• from the CNC panel - the operator enters a set of preinstalled commands from the keyboard, which the machine then carries out;
  • automated by using integrated CAD/CAE/CAM systems.

Important! Automated methods are only applicable to the latest generation machines, included in a unified computer system of the production process.

Manual programming is most commonly used for monotonous and simple turning work, for milling machines to process in two coordinates, and for drilling groups of holes.

Programming from the control panel allows to launch the same operations as with the manual method, plus transitions during 2.5-3-axis movements. This method is convenient for running monotonous operations or adjusting current ones.

The most complex and flexible system is programming in CAM environments. Here, you need to first obtain a sketch and model from CAD, choose the machine in the dialog box, define fixtures, movement limits, tools, modes, processing methods, and corrections. The postprocessor, upon receiving the data, converts it to generate the control system. At the same time, the operator can see the virtual model in remote mode and make real-time adjustments to the equipment's operation.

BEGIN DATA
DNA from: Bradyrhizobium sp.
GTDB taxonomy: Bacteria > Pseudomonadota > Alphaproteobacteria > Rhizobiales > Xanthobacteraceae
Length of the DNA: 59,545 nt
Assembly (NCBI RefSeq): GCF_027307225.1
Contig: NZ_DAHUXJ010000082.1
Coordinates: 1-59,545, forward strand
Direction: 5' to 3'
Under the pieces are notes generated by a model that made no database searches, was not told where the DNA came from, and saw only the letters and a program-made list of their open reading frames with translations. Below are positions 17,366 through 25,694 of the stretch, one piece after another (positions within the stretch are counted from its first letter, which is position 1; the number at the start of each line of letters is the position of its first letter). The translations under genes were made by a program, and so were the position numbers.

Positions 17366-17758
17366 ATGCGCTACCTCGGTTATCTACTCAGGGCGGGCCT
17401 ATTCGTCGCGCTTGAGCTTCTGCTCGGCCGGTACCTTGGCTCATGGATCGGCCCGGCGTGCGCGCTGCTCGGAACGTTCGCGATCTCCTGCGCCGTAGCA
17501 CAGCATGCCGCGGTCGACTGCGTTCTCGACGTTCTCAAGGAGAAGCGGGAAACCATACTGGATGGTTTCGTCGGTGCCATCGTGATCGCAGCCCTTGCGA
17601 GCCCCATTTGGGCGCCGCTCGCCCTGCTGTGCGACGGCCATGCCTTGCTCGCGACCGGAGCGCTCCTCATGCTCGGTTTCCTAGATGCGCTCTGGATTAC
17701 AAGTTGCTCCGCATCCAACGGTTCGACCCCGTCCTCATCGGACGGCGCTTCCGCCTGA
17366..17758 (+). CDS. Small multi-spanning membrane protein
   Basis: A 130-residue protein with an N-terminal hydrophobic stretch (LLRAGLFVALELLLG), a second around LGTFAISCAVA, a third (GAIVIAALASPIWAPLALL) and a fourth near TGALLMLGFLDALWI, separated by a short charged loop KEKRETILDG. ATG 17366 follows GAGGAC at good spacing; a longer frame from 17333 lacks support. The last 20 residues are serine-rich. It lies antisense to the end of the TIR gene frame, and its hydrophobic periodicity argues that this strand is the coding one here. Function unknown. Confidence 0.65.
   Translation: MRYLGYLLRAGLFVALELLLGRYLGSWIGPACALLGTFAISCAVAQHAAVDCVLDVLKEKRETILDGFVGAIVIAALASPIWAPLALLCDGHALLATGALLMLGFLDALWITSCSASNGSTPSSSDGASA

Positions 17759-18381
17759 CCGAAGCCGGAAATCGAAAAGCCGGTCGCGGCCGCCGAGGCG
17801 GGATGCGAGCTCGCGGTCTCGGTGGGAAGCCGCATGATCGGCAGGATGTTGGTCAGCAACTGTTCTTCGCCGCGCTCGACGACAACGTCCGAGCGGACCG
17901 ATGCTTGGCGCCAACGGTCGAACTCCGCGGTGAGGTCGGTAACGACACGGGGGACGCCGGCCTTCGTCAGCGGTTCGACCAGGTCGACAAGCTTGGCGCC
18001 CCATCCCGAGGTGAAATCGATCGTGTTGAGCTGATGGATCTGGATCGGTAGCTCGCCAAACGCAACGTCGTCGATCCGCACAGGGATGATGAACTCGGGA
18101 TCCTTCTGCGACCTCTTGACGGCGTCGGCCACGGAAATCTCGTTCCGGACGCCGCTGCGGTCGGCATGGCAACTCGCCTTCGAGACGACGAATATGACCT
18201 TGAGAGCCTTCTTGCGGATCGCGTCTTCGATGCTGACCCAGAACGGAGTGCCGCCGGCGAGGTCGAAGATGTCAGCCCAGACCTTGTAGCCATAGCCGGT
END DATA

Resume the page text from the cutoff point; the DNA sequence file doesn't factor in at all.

Manual Programming

The vast majority of enterprises use machines programmed manually. This is due to the fact that the primary operations performed are simple and monotonous. Therefore, there is no need to acquire modern machines integrated into a unified electronic system.

Manual programming requires meticulous accuracy and consistency of parameters. The operator must be proficient in G-code and know all its commands. The production process technologist creates the program on his computer in a text editor. The file extension is .txt. The program includes coordinates, according to which the tool moves, processing the part, and a set of codes. After writing the program, it is transferred to the machine's control system.

Important! For small enterprises or small-batch production, CNC machines with manual programming are an optimal solution. They cope with work effectively, and the technologist or operator only needs to write the necessary programs once, or write them infrequently - as needed.